TOSLink Digital Audio

TOSLink is a standardized optical fibre connection system. Its most common use is in consumer audio equipment (via a "digital optical" socket), where it carries a digital audio stream between components such as AV Amplifiers, DVD players, MiniDisc, CD players, desktop computers etc. Designed for high end audio where you need to connect the output from a DVD player or set-top box to a home theatre system. These fibre optic cables can transmit pure digital audio through light. Some laptops and audio equipment have a mini-TOSLink jack but you can use a converter to connect it to a standard TOSLink port.

TOSLink Optical Male Plug TOSLink Optical Female Socket TOSLink Optical Adaptor

Video Cable Connectors

Video Cables are available as either analogue or digital interconnects, with the majority of analogue video interconnects being based on the same type of RCA connectors found in home theatre sound systems.

Although most analogue video cables use the same end-connectors found on audio cables, this does not imply that audio cables can replace video interconnects.

The use of double shielded interconnects using both braided copper and metal foil, with high quality 'silver-plated' inner conductors and 'gold-plated end connectors', is almost a pre-requisite in quality video cables to preserve the strength and accuracy of the original video signal.

Composite Video

A composite video connection is a direct video connection using an RCA connection. It is a very common method for connecting a variety of devices. For most home applications the composite video signal is typically connected using an RCA phono plug. The connectors are often colour-coded, yellow for composite video, red for the right audio channel and white or black for the left audio channel of stereo audio.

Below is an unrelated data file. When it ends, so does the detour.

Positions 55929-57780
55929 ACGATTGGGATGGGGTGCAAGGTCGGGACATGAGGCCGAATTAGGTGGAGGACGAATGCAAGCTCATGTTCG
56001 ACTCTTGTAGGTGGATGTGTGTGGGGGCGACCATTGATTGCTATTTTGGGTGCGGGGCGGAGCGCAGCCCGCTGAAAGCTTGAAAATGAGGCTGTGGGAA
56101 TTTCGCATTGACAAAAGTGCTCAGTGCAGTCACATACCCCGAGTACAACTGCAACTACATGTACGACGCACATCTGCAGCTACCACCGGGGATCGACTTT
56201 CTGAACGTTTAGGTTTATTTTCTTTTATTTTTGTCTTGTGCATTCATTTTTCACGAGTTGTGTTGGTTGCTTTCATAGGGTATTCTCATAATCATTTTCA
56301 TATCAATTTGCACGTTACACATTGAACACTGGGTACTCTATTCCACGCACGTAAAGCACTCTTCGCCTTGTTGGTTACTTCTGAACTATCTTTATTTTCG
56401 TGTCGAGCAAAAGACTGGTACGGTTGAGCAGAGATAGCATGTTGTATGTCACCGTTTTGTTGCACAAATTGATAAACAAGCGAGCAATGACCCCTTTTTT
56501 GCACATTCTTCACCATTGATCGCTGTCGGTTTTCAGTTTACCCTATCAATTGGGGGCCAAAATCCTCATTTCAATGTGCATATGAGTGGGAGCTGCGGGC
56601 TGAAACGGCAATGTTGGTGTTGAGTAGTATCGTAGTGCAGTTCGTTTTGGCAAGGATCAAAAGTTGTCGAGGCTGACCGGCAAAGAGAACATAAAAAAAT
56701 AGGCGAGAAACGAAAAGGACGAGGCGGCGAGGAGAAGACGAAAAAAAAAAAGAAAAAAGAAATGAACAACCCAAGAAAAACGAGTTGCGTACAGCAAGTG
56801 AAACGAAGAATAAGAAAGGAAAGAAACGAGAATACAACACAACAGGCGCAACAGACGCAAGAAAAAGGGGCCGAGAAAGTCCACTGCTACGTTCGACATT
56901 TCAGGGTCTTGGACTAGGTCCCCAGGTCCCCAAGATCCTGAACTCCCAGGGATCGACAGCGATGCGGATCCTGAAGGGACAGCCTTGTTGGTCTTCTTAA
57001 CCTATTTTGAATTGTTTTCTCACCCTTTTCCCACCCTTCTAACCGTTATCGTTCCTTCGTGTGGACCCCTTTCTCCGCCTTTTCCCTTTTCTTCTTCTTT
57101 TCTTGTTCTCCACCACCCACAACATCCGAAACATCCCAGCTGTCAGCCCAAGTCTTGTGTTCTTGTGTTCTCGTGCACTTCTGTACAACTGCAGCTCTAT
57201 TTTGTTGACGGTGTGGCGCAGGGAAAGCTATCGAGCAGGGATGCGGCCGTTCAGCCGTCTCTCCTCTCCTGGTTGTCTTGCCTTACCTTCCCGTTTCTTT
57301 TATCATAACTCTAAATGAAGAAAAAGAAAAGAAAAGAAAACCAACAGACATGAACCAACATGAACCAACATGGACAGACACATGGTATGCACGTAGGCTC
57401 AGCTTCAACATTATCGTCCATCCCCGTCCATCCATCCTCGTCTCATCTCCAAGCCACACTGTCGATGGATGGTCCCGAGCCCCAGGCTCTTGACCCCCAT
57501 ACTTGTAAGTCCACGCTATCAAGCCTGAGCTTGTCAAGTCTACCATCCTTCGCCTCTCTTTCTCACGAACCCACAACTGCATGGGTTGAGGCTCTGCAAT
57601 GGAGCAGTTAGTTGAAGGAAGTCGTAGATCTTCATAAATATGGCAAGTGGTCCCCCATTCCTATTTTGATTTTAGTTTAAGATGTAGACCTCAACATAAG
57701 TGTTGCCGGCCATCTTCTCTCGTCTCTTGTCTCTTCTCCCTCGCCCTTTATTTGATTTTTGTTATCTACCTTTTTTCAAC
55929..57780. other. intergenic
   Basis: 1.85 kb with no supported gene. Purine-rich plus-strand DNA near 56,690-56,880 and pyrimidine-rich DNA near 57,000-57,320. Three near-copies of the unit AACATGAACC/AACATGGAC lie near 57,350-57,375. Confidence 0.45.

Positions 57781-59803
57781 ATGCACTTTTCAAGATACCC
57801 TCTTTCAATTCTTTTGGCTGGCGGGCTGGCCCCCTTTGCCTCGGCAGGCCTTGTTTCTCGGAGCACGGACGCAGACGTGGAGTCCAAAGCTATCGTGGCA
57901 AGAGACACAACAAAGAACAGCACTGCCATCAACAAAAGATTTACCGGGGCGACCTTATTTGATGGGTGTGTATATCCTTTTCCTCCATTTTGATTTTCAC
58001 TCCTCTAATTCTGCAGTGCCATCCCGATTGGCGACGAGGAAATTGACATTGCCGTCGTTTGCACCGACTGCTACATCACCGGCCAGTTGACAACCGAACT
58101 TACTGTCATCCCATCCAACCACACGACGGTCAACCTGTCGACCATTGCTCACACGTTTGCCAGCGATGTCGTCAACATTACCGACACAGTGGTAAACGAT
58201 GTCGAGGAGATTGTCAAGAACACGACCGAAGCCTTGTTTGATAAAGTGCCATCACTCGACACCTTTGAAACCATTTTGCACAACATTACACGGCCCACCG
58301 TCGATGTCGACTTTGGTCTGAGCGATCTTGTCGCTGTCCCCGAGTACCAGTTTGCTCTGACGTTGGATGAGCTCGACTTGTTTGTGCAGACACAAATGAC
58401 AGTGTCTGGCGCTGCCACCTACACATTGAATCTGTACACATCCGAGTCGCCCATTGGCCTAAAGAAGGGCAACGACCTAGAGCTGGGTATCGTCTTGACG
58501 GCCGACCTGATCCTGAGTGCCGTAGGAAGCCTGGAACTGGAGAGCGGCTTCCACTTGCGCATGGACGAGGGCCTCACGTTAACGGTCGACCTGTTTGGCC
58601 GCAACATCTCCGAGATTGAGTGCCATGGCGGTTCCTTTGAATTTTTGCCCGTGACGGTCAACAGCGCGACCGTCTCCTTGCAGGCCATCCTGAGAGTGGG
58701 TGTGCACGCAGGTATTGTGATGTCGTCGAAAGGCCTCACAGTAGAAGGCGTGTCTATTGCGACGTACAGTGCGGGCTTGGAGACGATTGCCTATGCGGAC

This trio (or pair) of jacks can be found on the back of almost all audio and video equipment. At least one set is usually found on the front panel of modern TV sets, to facilitate connection of camcorders, digital cameras, and video games consoles. In most cases, composite video cables are sold bundled with a pair of stereo audio cables for convenience. It’s superior to the RF type of connection but inferior to S-Video and Component Video.

  Composite Video Female Phono Sockets  Composite Video Male Phono Plugs


Separate Video, more commonly known as S-Video, is an analogue video signal that carries video data as two separate signals: luma (luminance) and chroma (colour). This differs from composite video, which carries picture information as a single lower-quality signal, and component video, which carries picture information as three separate higher quality signals. S-Video carries standard definition video, but does not carry audio on the same cable.

An S-Video signal is generally connected using a cable with 4-pin mini-DIN connectors. Due to the wide use of S-Video connections, they are fairly inexpensive compared to component or digital connector cables.

S-Video is commonly used throughout the world with relative popularity. It is found on consumer TVs, DVD players, high-end video cassette recorders, digital TV receivers, video recorders, game consoles, and graphics cards. It has been replaced by component video and digital video standards, such as DVI and HDMI.

S-Video I/O Female Sockets  S-Video Male Plug

Component Video

Component video provides a better picture quality than composite because the video signal that has been split into two or more components, while in the case of composite; everything is transferred through a single yellow plug. Like composite video, component video cables do not carry audio and are often paired with audio cables.